BRISTOW — The mother of Kelsey Smith-Briggs sobbed, "I don't understand. Help me,” in court Wednesday after jurors found her guilty of allowing the girl to be abused.
Jurors chose a punishment of 27 years in prison for Raye Dawn Smith. Formal sentencing is Aug. 23.
She lowered her head into her hands and wept as the trial judge, Paul Vassar, read the verdict — guilty of enabling child abuse. Jurors deliberated about two hours and 35 minutes, asking the judge at one point in a note if they had to be unanimous on punishment. The judge replied yes.
One juror, James Barnett, 70, of Sapulpa, said of the punishment, "Some wanted more and some wanted less. This is a number we could agree on. ... We hated to do what we had to do. It was a tough deal.”
Smith, 27, was handcuffed behind her back after the verdict was read at 5:30 p.m. Wednesday and was led away by sheriff's deputies. She told her attorney, "I don't understand. I love my baby.”
System called into question
Kelsey, 2, died Oct. 11, 2005, at her home near Meeker after months of suffering broken bones, bruises and other injuries.
The tragedy exposed serious flaws in how the state protects children because, at the time of her death, both the state Department of Human Services and a judge were overseeing her care because of abuse allegations.
"There had to be times when you said, ‘How does this happen? How does the system fall apart?'” prosecutor Pattye High told jurors in closing arguments.
Smith was convicted of enabling child abuse, accused of allowing her then-husband, Michael Lee Porter, to injure the child.
Prosecutors allege Porter, 27, abused the child and eventually sexually assaulted and murdered her and that Smith did nothing to stop it.
"It was pretty obvious she knew what was going on and seemingly didn't do anything about it,” said the juror, Barnett.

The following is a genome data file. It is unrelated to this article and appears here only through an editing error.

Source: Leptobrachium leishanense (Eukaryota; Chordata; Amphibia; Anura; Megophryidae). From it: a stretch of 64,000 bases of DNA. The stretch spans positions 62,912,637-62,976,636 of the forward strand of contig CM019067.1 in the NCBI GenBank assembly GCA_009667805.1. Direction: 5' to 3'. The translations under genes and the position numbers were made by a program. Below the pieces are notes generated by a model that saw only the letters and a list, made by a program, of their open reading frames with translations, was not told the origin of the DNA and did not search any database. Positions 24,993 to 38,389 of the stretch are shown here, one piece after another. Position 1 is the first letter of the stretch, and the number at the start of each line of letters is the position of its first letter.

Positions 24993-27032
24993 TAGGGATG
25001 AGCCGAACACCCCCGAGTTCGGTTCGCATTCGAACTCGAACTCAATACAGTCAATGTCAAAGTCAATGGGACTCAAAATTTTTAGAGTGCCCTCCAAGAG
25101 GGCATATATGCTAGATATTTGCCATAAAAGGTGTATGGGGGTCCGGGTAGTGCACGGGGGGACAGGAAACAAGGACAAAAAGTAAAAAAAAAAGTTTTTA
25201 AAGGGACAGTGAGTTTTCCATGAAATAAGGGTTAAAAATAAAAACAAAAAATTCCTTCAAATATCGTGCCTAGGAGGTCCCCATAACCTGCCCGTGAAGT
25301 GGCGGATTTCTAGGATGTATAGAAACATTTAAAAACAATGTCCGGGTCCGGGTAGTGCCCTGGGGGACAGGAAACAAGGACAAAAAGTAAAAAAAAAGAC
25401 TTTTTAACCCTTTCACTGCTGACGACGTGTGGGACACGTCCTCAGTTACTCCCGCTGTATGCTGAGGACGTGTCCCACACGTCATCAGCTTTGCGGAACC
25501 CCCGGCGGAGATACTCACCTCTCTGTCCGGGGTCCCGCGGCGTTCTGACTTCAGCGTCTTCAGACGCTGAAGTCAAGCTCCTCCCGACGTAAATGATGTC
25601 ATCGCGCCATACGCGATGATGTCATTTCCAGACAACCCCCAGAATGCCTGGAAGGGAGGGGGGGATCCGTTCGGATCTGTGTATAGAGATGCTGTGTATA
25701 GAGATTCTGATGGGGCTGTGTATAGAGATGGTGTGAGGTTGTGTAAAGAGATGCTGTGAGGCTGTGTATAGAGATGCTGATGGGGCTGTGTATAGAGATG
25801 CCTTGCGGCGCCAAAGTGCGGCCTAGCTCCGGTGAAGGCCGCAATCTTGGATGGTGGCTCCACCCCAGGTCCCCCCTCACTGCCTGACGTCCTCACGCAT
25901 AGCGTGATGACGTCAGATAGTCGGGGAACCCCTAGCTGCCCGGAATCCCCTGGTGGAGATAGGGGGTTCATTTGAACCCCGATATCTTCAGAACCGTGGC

Kelsey's father, Lance Briggs, called the prison sentence fitting.
"I was relieved,” he said. "What this was, right here today, was justice for my daughter.”
Briggs, who was returning from military duty when Kelsey died, said, "The horrible, horrible part is she could have prevented it. She's over there crying when they read the verdict. ... She could be out playing with Kelsey right now and not in handcuffs.”
District Attorney Richard Smothermon said, "I always knew if we got in front of 12 people and were able to put the speculation aside and put the true evidence out that the jury would see it the way they did.”
He said the verdict tells parents that they have to step up if they see abuse.
"I hope somewhere she's smiling down. I hope she is,” the district attorney said of Kelsey.
Prosecutors cite accountability
Smith was charged with child abuse or enabling child abuse. Jurors were told they could only convict her of one of the crimes.
Her defense attorney, Steve Huddleston, said he was shocked at the outcome. "I wouldn't have expected it in a hundred years. ... There was a lot of pressure to prosecute this girl. It came from the media. It came from the Briggs family. ... She wasn't going to plead. She didn't feel that she did anything wrong, and we took it to trial. I totally disagree with the verdict.”
He said the family must decide whether to appeal. The defense attorney said issues on appeal could include the judge's refusal to let Smith call certain witnesses.
Smith had faced up to life in prison.
Kelsey's stepfather, Porter, is serving 30 years in prison. He once was charged with sexually abusing and murdering Kelsey but pleaded guilty to a lesser charge of enabling child abuse after reaching a deal with prosecutors.
He and Smith wed on April 18, 2005, and divorced after Kelsey died.
Smith wept during closing arguments as prosecutors said she was just as responsible for Kelsey's death as Porter.
"Tears do not absolve you of your accountability,” Smothermon told jurors in closing arguments.